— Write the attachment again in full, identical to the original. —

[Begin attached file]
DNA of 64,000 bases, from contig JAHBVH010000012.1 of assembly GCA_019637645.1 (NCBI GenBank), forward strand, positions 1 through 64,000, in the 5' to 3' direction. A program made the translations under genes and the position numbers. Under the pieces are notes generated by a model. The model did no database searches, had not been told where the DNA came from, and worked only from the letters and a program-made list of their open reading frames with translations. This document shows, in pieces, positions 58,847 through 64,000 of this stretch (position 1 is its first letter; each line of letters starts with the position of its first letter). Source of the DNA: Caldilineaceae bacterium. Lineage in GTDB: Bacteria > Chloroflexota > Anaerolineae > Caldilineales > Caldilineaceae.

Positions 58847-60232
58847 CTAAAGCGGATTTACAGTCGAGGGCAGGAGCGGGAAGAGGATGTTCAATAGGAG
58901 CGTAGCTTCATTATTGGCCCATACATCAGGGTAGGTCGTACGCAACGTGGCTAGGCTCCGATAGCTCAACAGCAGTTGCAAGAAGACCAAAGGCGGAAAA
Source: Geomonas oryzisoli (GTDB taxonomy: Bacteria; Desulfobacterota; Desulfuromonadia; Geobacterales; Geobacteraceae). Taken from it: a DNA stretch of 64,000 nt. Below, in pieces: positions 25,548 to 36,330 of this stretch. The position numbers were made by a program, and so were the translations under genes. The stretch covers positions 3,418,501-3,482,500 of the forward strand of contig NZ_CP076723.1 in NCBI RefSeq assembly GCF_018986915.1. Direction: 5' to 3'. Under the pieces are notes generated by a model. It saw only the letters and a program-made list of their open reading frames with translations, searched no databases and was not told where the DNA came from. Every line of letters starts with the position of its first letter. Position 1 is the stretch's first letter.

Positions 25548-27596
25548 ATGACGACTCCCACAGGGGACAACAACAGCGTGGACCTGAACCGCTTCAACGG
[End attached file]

DNA of 64,000 bases, from contig JAHBVH010000012.1 of assembly GCA_019637645.1 (NCBI GenBank), forward strand, positions 1 through 64,000, in the 5' to 3' direction. A program made the translations under genes and the position numbers. Under the pieces are notes generated by a model. The model did no database searches, had not been told where the DNA came from, and worked only from the letters and a program-made list of their open reading frames with translations. This document shows, in pieces, positions 58,847 through 64,000 of this stretch (position 1 is its first letter; each line of letters starts with the position of its first letter). Source of the DNA: Caldilineaceae bacterium. Lineage in GTDB: Bacteria > Chloroflexota > Anaerolineae > Caldilineales > Caldilineaceae.

Positions 58847-60232
58847 CTAAAGCGGATTTACAGTCGAGGGCAGGAGCGGGAAGAGGATGTTCAATAGGAG
58901 CGTAGCTTCATTATTGGCCCATACATCAGGGTAGGTCGTACGCAACGTGGCTAGGCTCCGATAGCTCAACAGCAGTTGCAAGAAGACCAAAGGCGGAAAA
Source: Geomonas oryzisoli (GTDB taxonomy: Bacteria; Desulfobacterota; Desulfuromonadia; Geobacterales; Geobacteraceae). Taken from it: a DNA stretch of 64,000 nt. Below, in pieces: positions 25,548 to 36,330 of this stretch. The position numbers were made by a program, and so were the translations under genes. The stretch covers positions 3,418,501-3,482,500 of the forward strand of contig NZ_CP076723.1 in NCBI RefSeq assembly GCF_018986915.1. Direction: 5' to 3'. Under the pieces are notes generated by a model. It saw only the letters and a program-made list of their open reading frames with translations, searched no databases and was not told where the DNA came from. Every line of letters starts with the position of its first letter. Position 1 is the stretch's first letter.

Positions 25548-27596
25548 ATGACGACTCCCACAGGGGACAACAACAGCGTGGACCTGAACCGCTTCAACGG